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Case Study: Landscape Architecture, Weber Thompson

by Rachael Meyer

September 17, 2019

“I was grateful to have the Pomegranate framework to help define our role, and to better serve the community as they confirmed their core values and goals.”


Client: Rachael Meyer, Landscape Architect, Weber Thompson

Project: Othello Square – Campus in South Seattle

Background: In 2017, Rachael Meyer, Landscape Architecture Principal from Weber Thompson, was hired to work with the Othello community to create a campus that would serve the historically redlined neighborhood. This project’s purpose was to create a shared vision of what an equitable, economic development should look like in this community.


I learned the Pomegranate Method just before a master planning effort for a multi-stakeholder project in South Seattle, called Othello Square. I was able to implement the training for our client to create a shared vision for the project. The stakeholders were largely community-based, but had varied interests and objectives, and represented 30+ groups that had already been working together for many years to make this project happen. Their visions were aligned but weren’t written into terms that would ensure their alignment through the design and construction phases that were just beginning.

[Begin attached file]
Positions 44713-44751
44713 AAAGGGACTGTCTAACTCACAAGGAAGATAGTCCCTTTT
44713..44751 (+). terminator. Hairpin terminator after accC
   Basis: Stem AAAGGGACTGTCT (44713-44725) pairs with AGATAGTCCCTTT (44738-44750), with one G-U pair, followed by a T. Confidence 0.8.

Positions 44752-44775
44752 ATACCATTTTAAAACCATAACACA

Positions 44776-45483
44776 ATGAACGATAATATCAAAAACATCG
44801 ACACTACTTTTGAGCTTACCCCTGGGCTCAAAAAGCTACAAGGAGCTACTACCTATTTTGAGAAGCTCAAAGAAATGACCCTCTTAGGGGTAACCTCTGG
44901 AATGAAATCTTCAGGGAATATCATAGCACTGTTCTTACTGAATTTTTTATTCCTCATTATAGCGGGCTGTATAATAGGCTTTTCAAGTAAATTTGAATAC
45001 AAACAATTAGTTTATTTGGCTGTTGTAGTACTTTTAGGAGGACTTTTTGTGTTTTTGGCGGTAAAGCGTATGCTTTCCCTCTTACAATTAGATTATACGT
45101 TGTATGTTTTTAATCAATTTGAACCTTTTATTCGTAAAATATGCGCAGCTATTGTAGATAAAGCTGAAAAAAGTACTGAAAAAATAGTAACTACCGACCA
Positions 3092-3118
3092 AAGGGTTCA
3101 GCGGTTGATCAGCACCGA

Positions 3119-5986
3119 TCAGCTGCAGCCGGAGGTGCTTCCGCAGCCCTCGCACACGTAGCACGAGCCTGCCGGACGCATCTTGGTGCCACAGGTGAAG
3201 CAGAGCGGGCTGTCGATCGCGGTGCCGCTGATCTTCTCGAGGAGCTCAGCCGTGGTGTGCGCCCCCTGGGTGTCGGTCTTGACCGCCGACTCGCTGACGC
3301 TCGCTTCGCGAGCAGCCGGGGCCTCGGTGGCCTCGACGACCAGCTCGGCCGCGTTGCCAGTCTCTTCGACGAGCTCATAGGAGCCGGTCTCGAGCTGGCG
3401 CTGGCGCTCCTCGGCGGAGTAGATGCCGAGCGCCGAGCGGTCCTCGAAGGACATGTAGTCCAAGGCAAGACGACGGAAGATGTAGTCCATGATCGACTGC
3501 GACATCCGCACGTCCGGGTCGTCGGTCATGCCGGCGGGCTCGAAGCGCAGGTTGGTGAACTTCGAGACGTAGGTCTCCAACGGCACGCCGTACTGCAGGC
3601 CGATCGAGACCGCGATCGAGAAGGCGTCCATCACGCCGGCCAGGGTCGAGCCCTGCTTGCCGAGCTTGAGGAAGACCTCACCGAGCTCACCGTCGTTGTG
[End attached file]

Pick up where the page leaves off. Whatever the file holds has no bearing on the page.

Using the Pomegranate Method has influenced the way we work with our clients and is now included in our client care tools.

We have incorporated the tool into many of our project kick-off exercises, such as rating key words to quantify the priorities and goals for a project. It has been a great supplement to the typical red dot/green dot exercise that typically focuses on imagery. The exercises that we have incorporated the Pomegranate Method into always spark great conversation with our clients.

As a consultant, I feel a responsibility to come with answers for my clients; however, in certain circumstances the answers are best if they come directly from the client. I was grateful to have a framework that helped me understand why a process like this works. It has helped me be a fierce defender of the process, and also to trust that each outcome will be valuable, and to let the process guide the solutions.

While the Pomegranate Method is a community design tool, the definition of what makes a community can really be defined as any group or team with a common goal. I have found that the Pomegranate Method is a way to improve communication within any team. Landscape Architects often play a role in developing or confirming the goals of a project, and that comes down to conversations with the whole team. Communication is vital to achieving the best outcomes.”